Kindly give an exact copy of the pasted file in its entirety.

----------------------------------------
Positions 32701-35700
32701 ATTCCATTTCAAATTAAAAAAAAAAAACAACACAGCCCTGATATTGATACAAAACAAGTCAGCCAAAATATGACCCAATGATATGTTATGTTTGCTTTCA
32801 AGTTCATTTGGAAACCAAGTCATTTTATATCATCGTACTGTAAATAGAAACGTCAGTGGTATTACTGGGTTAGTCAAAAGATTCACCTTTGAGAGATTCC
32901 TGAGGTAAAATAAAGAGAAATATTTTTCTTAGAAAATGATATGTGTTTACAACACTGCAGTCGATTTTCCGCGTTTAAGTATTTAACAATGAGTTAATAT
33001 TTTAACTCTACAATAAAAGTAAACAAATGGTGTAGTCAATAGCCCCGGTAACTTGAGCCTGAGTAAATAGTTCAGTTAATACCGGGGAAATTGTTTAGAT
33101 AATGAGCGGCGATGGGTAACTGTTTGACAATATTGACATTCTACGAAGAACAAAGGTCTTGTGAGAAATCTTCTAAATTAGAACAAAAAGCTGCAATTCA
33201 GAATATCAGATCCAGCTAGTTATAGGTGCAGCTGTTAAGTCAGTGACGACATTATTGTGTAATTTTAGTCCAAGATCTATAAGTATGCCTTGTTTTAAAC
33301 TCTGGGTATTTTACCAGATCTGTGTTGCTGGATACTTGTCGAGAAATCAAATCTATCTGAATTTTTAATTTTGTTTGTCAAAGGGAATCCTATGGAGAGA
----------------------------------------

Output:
Positions 32701-35700
32701 ATTCCATTTCAAATTAAAAAAAAAAAACAACACAGCCCTGATATTGATACAAAACAAGTCAGCCAAAATATGACCCAATGATATGTTATGTTTGCTTTCA
32801 AGTTCATTTGGAAACCAAGTCATTTTATATCATCGTACTGTAAATAGAAACGTCAGTGGTATTACTGGGTTAGTCAAAAGATTCACCTTTGAGAGATTCC
32901 TGAGGTAAAATAAAGAGAAATATTTTTCTTAGAAAATGATATGTGTTTACAACACTGCAGTCGATTTTCCGCGTTTAAGTATTTAACAATGAGTTAATAT
33001 TTTAACTCTACAATAAAAGTAAACAAATGGTGTAGTCAATAGCCCCGGTAACTTGAGCCTGAGTAAATAGTTCAGTTAATACCGGGGAAATTGTTTAGAT
33101 AATGAGCGGCGATGGGTAACTGTTTGACAATATTGACATTCTACGAAGAACAAAGGTCTTGTGAGAAATCTTCTAAATTAGAACAAAAAGCTGCAATTCA
33201 GAATATCAGATCCAGCTAGTTATAGGTGCAGCTGTTAAGTCAGTGACGACATTATTGTGTAATTTTAGTCCAAGATCTATAAGTATGCCTTGTTTTAAAC
33301 TCTGGGTATTTTACCAGATCTGTGTTGCTGGATACTTGTCGAGAAATCAAATCTATCTGAATTTTTAATTTTGTTTGTCAAAGGGAATCCTATGGAGAGA